In this study we begin to address the question of whether members of the claudin family confer ionic selectivity to the paracellular pathway. We observed that overexpression of claudin-4 in MDCK cells decreases transmonolayer conductance by decreasing paracellular Na+
permeability. There is no effect on the permeability for Cl–
or flux for a noncharged solute. The close correlation between the level of claudin-4 expression and change in both conductance and ionic selectivity suggest it is directly responsible for these changes. These results are consistent with a model in which claudin-4 forms channels through the tight junction that discriminate against Na+
ions and are indifferent to Cl–
ions. The results of bi-ionic potential studies imply that the permeability was also decreased proportionately for the other alkali metal cations, K+
, and Cs+
. Although recent studies by Inai et al. (12
) and McCarthy et al. (13
) showed that overexpression of claudin-1 increased TER in MDCK cells, the present data are the first direct evidence, to our knowledge, that overexpression of a claudin can confer paracellular ionic discrimination. Previous studies have documented the varied distribution of individual claudins (5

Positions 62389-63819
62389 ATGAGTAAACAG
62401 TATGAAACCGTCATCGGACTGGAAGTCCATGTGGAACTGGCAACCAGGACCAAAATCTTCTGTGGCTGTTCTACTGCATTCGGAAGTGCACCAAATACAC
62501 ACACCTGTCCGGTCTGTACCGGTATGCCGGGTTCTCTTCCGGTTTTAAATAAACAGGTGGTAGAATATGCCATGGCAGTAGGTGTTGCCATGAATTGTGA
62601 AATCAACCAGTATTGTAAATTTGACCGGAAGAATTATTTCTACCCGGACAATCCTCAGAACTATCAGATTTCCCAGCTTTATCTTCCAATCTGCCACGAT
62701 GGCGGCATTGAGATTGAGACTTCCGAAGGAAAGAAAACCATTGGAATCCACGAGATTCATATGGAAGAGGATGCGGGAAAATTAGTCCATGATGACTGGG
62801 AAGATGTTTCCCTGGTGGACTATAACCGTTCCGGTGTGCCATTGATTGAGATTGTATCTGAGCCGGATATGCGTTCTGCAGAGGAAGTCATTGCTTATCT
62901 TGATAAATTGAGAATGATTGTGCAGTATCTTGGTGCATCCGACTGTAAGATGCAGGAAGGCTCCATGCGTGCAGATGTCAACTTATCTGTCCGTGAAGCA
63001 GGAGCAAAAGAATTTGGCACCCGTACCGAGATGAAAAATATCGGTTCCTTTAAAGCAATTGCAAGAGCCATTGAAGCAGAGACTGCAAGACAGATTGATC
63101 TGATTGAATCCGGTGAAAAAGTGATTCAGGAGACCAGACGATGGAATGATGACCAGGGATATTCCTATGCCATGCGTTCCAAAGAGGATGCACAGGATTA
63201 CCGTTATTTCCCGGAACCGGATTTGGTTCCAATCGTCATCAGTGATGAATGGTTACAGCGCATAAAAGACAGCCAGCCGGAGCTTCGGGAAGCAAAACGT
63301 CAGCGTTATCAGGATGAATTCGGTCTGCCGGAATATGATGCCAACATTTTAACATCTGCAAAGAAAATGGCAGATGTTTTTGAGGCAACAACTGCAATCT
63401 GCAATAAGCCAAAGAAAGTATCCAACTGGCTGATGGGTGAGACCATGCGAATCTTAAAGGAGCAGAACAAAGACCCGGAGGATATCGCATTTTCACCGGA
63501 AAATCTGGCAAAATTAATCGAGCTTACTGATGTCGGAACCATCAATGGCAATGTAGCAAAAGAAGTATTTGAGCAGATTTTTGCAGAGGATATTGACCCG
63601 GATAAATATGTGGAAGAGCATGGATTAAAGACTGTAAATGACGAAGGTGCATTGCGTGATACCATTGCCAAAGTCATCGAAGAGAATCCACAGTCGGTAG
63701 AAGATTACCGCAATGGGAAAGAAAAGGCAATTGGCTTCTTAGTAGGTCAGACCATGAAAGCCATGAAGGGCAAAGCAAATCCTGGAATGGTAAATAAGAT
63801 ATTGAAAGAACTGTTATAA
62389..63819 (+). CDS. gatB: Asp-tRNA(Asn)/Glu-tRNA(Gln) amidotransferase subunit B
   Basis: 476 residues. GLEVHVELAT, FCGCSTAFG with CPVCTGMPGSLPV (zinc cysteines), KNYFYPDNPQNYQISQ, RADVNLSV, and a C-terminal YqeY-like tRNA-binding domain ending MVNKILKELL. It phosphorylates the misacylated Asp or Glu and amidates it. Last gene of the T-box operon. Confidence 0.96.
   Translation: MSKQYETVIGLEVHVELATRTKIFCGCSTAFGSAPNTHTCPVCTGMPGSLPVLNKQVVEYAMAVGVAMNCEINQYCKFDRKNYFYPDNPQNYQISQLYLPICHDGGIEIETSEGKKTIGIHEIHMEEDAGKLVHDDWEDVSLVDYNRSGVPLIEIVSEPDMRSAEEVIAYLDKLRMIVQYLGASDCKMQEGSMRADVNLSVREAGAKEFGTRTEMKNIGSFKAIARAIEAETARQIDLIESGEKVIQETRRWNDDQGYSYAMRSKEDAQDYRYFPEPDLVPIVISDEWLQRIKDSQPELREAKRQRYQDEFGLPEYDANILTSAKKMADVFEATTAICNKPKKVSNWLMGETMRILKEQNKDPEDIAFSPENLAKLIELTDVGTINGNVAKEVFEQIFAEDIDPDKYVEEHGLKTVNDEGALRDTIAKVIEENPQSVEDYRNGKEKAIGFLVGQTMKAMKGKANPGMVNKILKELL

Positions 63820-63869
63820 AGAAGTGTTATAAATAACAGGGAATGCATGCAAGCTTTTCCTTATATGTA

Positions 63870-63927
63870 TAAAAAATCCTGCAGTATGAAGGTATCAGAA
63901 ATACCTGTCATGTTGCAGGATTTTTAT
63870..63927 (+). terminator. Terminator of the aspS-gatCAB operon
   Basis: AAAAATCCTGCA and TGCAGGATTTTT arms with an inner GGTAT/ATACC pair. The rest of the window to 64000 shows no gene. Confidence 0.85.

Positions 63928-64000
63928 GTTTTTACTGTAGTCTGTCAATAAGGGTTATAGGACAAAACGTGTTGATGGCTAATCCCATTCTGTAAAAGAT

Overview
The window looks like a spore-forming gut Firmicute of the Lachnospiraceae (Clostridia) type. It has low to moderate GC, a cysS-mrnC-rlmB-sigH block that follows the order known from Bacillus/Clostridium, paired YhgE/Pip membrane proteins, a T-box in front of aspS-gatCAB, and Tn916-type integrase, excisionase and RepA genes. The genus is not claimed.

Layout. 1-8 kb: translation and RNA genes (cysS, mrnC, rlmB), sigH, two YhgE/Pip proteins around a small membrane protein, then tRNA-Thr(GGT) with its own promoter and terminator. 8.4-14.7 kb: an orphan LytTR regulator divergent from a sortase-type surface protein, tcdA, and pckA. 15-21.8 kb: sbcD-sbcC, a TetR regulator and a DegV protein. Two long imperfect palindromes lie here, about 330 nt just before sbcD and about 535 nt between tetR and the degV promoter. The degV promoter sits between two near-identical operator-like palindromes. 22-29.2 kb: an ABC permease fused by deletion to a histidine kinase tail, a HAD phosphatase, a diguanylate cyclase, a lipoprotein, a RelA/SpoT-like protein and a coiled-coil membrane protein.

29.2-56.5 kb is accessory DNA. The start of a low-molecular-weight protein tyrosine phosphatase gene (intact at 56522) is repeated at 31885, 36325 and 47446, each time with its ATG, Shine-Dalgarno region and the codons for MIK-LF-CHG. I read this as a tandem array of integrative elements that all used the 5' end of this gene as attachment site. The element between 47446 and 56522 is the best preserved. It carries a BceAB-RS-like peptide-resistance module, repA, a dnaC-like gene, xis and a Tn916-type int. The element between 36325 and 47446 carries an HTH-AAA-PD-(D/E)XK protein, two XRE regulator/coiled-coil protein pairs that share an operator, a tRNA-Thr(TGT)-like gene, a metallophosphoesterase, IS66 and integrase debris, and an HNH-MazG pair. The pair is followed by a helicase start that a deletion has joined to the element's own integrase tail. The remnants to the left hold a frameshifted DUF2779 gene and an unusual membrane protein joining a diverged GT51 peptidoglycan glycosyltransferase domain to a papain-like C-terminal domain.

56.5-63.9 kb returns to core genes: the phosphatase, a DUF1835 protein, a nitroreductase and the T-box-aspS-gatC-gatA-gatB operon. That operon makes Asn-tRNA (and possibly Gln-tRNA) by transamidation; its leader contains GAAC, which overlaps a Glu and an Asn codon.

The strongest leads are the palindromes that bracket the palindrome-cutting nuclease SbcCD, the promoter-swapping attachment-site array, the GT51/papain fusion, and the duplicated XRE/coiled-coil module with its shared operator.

) and led to the speculation they might be responsible for the variable electrical properties of tight junctions in different tissues. Demonstration of the ability of claudin-4 to alter Na+
selectivity supports this model and is an important first step in understanding underlying mechanisms responsible for tissue-specific tight-junction properties.
Several lines of evidence strongly suggest claudin-4 is affecting the paracellular pathway. First, paracellular conductance greatly exceeds transcellular conductance in MDCK cells, therefore if claudin-4 increases TER it must do this through an effect on tight junctions (20